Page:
I gave my kids homework for Thanksgiving. I asked them all to come with and write down the number of things they were thankful for, equal to their age. I mostly wanted to just turn their thoughts towards thankfulness. I had no idea that every one of them would take it so seriously. We had amazing lists, articulately given, and seriously thoughtfully considered. I am thankful for a family, that behind the normalcy and struggles of life, would stop to play along with dad’s possibly uncool ideas; a family, that as my oldest son said is “…not perfect or quaint, but we stick together nonetheless and we love each other.” Here’s the poem he wrote where he said that as his part of the homework. I doubt you’ll enjoy it as much as I did but perhaps you will enjoy it anyway.
For the mother
Who outstretched her branches
And dropped autumn leaves down on her children
Like a blanket
To keep them from the chill
Who sprouts her roots into the earth
Spreading her examples of selflessness
Through the ground.
An imprint to last generations.
For the father
Who’s hard work and
Always speak of kindness.
Who always has time for a smile
Or a joke.
Who speaks with such eloquent
Clarity and wisdom.
He does not use his knowledge
As a storm to rain down on his children,
But leans down to walk in the warm sun with them.
His love surpassing all of bloods obligations.
For the sisters
Separated by age and time and space.
They fill that void with presence
wider than the rocky terrain that keeps them apart.
The longing is thicker than the difference in age
That can sometimes pull them apart.
The sister of twenty two,
Despite being the eldest,
Was never above singing in the car
With her younger siblings.
Song pouring out of windows
And bouncing off car walls.
The eldest who sits in her catacomb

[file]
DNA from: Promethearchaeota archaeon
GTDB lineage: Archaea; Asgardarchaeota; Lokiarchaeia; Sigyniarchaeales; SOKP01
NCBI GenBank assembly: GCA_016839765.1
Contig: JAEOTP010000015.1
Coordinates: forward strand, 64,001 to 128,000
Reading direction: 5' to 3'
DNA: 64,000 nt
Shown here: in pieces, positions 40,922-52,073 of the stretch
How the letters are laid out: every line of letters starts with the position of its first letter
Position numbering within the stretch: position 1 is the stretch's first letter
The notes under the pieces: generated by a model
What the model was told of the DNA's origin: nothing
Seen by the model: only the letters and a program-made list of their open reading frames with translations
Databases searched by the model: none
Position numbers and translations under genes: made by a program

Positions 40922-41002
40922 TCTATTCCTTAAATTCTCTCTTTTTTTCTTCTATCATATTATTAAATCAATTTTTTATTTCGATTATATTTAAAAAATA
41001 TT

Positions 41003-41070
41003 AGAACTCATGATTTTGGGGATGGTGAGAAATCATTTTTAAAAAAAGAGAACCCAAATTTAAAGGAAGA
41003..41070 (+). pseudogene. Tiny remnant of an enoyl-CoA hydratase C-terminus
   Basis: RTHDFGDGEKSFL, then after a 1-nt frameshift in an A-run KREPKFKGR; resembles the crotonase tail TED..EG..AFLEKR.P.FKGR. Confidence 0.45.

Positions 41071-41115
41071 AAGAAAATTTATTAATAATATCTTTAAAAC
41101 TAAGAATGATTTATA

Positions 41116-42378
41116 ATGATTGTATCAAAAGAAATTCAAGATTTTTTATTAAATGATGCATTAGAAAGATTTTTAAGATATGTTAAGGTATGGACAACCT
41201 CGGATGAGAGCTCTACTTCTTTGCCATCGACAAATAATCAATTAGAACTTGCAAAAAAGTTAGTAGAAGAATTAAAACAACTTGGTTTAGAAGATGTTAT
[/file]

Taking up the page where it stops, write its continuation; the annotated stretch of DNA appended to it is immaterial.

Of stone and brick,
away from snow.
Hopefully feeling our presence
As we feel hers.
In the winter of her twentieth year
She is the sister who is also a silly friend,
Who shares her friends and jokes
And warmth with any being who needs them.
At the ripe age of 10,
She is growing so fast.
She has passed single digits
But not the little firesprite
Who loves to move and dance.
The firesprite I hope is always a part of her.
For the younger brothers,
The one just below me,
Who’s thirst for knowledge and enriching pursuits
Fuels my own.
Who kindness and brightness has always inspired me.
For the Jaybird
Who flickers and flitters
Like a hummingbird.
Who taps rhythms and rings around my own awkward time steps.
Who has learned to laugh at himself.
For the youngest
My neighbor Bear.
Though exhausting at times,
Never fail to enlighten
Or brighten my days.
Who’s different view of the world
Reminds me to keep my eyes open wide.
For the many sassy felines
And playful canines,
Bring us all together with their
And their anxious games.
For the family that sticks together.
Like a sticky globe, that rolls around
Picking up dust and bottle caps.
It’s not pretty or clean,
It’s not perfect or quaint.
But we stick together nonetheless.
And we love each other,
Despite our flaws
Because of them.